Wednesday, 31 July 2019 08:55

How strong is the goodwill?

Written by  Peter Burke
Ministers Shaw, O’Connor at the announcment. Ministers Shaw, O’Connor at the announcment.

The primary sector is sceptical about whether the Government’s plans to move on climate change issues will actually incentivise farmers to make changes on farm to reduce gas emissions. Peter Burke reports.

Back slapping was the rage recently at Parliament as Government ministers and primary sector leaders hoorayed their plans to work together to tackle climate change.

Journalists heard Climate Change Minister James Shaw refer to this “historic moment” -- a coalition of all the agriculture levy paying organisations plus Federated Farmers, dairy and meat processors, Maori and Irrigation NZ. 

Shaw noted the remarkable shift in the agricultural sector over the last few years and in particular the last few months. The result is all the parties striking a deal to work together, he said.

Shaw is very happy about the agri sector saying it wants to lead on climate change and reduce emissions.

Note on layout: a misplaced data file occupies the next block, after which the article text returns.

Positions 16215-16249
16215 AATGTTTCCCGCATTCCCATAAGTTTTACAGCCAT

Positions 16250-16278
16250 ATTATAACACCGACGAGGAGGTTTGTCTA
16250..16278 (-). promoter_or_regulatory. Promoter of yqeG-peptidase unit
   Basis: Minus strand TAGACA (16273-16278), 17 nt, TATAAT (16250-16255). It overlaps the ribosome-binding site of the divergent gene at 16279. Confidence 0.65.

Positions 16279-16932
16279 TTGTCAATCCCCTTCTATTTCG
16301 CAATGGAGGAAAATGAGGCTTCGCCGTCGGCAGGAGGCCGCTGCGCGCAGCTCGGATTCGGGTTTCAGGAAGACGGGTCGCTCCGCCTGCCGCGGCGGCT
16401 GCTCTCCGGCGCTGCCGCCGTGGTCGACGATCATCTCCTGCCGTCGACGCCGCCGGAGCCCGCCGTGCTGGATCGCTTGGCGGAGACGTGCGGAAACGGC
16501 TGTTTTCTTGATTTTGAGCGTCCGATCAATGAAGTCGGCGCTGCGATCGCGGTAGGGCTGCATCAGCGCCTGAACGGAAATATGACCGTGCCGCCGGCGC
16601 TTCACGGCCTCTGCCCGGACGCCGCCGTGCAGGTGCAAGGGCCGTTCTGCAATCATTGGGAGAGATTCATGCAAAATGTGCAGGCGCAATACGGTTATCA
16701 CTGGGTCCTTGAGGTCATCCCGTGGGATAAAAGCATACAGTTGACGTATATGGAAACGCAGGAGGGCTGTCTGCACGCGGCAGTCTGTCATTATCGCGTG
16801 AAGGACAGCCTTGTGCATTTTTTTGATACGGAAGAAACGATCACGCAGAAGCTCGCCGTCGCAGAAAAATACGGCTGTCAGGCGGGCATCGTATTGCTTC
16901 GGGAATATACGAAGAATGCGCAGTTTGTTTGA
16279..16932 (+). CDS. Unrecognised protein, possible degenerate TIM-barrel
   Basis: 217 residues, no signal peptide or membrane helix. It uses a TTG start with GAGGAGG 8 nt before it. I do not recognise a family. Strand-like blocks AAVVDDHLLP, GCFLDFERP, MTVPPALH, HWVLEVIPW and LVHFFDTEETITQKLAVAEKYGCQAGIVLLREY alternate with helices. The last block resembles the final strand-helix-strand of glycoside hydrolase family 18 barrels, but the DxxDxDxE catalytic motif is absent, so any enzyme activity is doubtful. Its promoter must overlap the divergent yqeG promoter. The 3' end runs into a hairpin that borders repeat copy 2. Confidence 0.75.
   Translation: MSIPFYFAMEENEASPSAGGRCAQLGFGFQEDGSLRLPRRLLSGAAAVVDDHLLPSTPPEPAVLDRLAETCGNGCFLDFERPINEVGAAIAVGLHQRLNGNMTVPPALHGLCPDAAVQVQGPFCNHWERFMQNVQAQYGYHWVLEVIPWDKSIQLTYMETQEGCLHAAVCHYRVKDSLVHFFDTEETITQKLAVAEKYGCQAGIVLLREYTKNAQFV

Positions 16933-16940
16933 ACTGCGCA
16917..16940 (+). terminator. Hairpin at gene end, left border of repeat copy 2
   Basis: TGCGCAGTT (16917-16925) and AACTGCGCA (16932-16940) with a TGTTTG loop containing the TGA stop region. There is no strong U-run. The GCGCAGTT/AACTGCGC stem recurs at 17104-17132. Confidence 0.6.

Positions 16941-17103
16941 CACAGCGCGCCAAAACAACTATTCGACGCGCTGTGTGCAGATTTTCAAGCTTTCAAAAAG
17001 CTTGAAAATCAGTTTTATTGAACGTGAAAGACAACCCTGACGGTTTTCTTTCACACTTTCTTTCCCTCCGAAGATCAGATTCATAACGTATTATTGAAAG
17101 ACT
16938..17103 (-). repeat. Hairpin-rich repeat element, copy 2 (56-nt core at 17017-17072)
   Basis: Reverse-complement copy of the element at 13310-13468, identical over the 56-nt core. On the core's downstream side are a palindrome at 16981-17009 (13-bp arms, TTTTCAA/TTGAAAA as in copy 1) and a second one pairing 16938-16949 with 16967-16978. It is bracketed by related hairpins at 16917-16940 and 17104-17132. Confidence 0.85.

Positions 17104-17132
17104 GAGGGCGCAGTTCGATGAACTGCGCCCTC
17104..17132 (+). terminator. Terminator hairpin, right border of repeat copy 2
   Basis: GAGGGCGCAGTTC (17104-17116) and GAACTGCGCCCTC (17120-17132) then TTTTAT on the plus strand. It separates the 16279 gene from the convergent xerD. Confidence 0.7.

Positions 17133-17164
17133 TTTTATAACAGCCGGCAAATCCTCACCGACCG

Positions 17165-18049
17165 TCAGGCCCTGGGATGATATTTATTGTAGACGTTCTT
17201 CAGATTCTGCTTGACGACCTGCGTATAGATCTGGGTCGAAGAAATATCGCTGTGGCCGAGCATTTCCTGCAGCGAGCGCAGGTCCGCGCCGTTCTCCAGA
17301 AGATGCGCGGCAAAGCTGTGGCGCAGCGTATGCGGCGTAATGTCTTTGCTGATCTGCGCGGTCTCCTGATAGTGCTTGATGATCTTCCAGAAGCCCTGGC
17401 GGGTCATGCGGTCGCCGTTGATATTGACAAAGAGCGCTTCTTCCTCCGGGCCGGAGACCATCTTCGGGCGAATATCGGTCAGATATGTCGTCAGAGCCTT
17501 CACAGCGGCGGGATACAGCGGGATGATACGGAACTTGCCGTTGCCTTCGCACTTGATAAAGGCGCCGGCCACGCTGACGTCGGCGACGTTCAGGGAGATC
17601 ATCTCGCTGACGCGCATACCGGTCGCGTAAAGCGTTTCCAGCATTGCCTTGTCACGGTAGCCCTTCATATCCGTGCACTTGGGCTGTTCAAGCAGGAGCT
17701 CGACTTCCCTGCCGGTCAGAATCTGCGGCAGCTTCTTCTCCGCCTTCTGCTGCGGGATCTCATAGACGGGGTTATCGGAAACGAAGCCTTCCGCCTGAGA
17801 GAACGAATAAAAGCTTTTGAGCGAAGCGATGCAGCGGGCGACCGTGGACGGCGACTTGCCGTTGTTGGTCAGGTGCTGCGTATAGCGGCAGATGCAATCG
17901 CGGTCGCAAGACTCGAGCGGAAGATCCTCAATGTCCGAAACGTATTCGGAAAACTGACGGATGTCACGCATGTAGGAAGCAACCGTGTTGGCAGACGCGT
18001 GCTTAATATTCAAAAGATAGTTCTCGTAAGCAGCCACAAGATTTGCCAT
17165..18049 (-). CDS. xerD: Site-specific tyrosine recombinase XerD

“For years, leading farmers have been putting in place incredible innovation up and down the country to increase efficiencies on farm. [Now to take] this good practice and roll it out across the entire country,” he said.

But Shaw agrees the technology to solve some of the problems is yet to be invented or proven. 

Agriculture Minister Damien O’Connor also pointed up the agriculture sector and Government working together. 

O’Connor stressed NZ’s reputation for producing the world’s finest food and the world’s consumers demanding to know how food is produced. They want to hear about animal welfare and climate change in particular, he said.

“We now have competitors claiming ‘zero carbon’ beef and food. So we have to step up and match [consumers’] expectations in the marketplace,” O’Connor said. 

“My concern is that we give the right signals to the right people to get the right change in practice, and the correct balance in getting profitability. But we must also get change in farm practice.” 

Also talking up the unified approach was Alison Stewart, chief executive of the Foundation for Arable Research (FAR). For the first time, she said, the livestock sectors and the plant based sectors are working together addressing a challenge.

“We are not just addressing the biogenic methane issues, but also the carbon dioxide and nitrous oxide issues.” So having the plant sectors talking to the livestock sectors will contribute to innovative farming that will allow us to move forward, Stewart said. 

Stewart believes the whole sector is collectively agreeing the way forward and will help each other out in the process.

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